Saturday, May 16, 2015

Plein Air Painting in Farm Country

The Mountain Maryland Plein Air Competition takes place in two weeks. I've been getting out everyday and practicing, studying and observing. I'm nervous, there are some real contenders, but I want this so badly that I have to get good at it. Eventually.

Along with my dogged perseverance and determination, there are sweet perks to this genre. One is being outdoors and becoming very cognizant of surrounding sounds and movement. Rustling woods behind me (always gets my attention), tones of bird calls and the light whisper of a breeze in the grasses. I go out alone - a gift I give myself.
Set up in a cornfield. It has since been plowed under.
For the past two weeks I've painted old abandoned barns in farm country not too far from my home. I try to be respectful and not trespass on anyone's property. At almost every place I set up, the landowners make an inquisitive visit to see what the heck I'm doing and who the heck I am. After feeling assured that my intentions are safe (I hand out business cards), they will spend some time chatting about the history of the farm. This information is priceless...and...these local family farms are rapidly disappearing.

Spook Hollow Road, oil on panel, 8"x10" plein air.
Most of the families lease out the farms and property while they engage in other careers. Above is Spook Hollow Road and I'm told it's so named for a haunted farm that was in the vicinity. Tired farm buildings are to the left of the road (not in my painting). The crumbling house was the birthplace of the owner's father who worked the farm for 89 years. The house was built on an existing foundation dating to the 1700's. The owner told me that when he was a child (he's about my age - 60's) they would plant a personal vegetable garden behind the house and when tilling the soil would unearth relics from the Revolutionary War such as buckshot, coins dated in the 1700's, tools and other ancient artifacts. Can you imagine?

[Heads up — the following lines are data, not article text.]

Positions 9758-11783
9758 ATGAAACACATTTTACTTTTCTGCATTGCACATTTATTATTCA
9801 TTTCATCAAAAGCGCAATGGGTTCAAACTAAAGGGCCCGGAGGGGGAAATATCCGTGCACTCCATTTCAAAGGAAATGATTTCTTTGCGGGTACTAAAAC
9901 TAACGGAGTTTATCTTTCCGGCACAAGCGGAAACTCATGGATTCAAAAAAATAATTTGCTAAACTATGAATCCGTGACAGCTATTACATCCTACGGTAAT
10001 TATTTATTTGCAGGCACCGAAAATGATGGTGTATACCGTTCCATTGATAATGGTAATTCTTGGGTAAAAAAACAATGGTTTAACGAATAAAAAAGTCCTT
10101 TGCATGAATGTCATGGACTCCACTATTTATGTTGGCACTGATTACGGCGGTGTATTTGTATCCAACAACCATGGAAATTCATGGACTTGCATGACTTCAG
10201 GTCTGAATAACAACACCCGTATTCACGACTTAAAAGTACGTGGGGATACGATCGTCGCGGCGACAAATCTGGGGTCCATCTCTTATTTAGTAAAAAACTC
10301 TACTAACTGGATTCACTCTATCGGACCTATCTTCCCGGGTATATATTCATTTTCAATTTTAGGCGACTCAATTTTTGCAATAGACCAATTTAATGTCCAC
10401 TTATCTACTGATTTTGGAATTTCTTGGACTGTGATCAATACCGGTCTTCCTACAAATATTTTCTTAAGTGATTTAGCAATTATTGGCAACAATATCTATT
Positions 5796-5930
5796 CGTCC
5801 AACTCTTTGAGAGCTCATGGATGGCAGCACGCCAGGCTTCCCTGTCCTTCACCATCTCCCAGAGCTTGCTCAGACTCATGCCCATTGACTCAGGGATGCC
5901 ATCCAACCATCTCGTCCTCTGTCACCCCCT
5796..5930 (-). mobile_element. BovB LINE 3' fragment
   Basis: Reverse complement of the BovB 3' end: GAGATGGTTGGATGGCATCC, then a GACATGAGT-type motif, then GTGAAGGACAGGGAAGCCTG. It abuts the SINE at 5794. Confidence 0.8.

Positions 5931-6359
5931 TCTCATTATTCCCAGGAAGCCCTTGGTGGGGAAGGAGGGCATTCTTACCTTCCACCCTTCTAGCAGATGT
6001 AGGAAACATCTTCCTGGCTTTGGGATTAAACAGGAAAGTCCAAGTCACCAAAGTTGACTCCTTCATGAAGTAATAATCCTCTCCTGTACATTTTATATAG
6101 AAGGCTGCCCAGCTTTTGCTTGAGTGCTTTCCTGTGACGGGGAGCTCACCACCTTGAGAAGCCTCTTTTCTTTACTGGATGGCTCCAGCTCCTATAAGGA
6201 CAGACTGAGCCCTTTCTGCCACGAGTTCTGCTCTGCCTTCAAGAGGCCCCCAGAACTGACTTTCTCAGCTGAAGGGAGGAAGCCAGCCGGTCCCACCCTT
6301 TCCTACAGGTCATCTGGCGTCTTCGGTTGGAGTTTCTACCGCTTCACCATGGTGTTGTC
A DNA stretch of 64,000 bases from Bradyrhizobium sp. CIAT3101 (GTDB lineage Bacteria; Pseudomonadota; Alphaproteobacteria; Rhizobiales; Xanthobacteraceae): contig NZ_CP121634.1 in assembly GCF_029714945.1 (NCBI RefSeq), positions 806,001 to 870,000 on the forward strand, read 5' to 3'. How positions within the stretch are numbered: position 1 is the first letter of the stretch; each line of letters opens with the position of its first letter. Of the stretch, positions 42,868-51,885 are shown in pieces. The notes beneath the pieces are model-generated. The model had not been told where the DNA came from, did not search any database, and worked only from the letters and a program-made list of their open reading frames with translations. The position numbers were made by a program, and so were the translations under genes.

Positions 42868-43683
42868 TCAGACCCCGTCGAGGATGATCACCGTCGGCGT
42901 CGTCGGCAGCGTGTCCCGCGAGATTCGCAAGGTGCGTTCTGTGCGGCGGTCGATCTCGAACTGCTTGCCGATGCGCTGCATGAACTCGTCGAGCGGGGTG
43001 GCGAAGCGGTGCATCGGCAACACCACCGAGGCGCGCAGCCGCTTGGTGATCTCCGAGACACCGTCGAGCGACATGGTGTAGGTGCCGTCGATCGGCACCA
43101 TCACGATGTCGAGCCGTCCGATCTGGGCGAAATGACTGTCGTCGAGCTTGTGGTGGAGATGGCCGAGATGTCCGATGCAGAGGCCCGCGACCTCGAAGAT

Baker Farm, oil on panel, 8"x10", plein air
The Baker Farm is still very much a working farm but the barns above are no longer in use. The owner explained the endeavors of his relatives who work several large acre tracts in the area. That's the thing - the close-knit ties within generations of families that I find so fascinating. This particular owner works a day job as an engineer. As we spoke, very large and very modern machinery tilled the field across the road.
Dairy Farm, oil on panel, 8"x10", plein air.
I didn't have a chance to meet the owners of the dairy farm. They were too busy tilling a nearby field as trucks and equipment came and went. The buildings were a blend of old and new and the barns were full of holsteins. I felt sorry for the cows, wondering if they ever grazed out in the sunshine. But I respect the lifestyle, it's harsh and demanding and at least there are plenty of birds and bugs everywhere - unlike the vast GMO crops I experienced in southern Arkansas. But that's another story...

Pondering all this, a hawk flew overhead with two crows in angry pursuit. As one crow dive bombed the hawk, the hawk spun a complete 360 to thwart the antagonist. Was this some type of metaphor for this disappearing aspect of American life?

I'm no philosopher,

Tuesday, May 05, 2015

Kentucky Derby 2015

Why do I choke up when I hear the first sounds of  "My Old Kentucky Home?" I'm not from Kentucky and lived there a mere few months back in the mid 80's. I like it, it's a great place to visit but I have no desire to put away my suitcase in the bluegrass.

It's this: I recognize the insurmountable effort it takes to get to that illusive race. It's the holy grail. It's the equalizing dream of the rich and poor. The song represents the culmination of years, and I mean years, of repetitive work and a slew of passionate descriptives: hope, disappointment, promise, despair, determination, anticipation, perseverance, anguish, elation, exhaustion - insert your own word. No one puts in a more gargantuan effort than the horses, race trackers and the owners who finance the fantasies. It's a roller coaster of victories and losses. Highs and lows.

If they get to be the rare and "lucky" few, the emotional toll is stupendous. Imagine having to get through derby day, waiting, fretting, stall walking, trying to keep that runaway freight train of nerves and fears in check. I watch them being interviewed and I smile in empathy. Their faces reveal the contradictory feelings of excitement and dread. Even the old pros breath shallow gulps of air to keep their stomachs from flip flopping.

Phew! It's good to be an artist!

So, this year I didn't tear up when the horses stepped onto the track and the first notes of that very southern song began. Not even a bit of traditional mist. Every derby I've ever watched has been accompanied with embarrassing sniffles and disguising coughs. I don't know if this lack of sentiment represented anything significant. It just was.
Weep no more, my lady,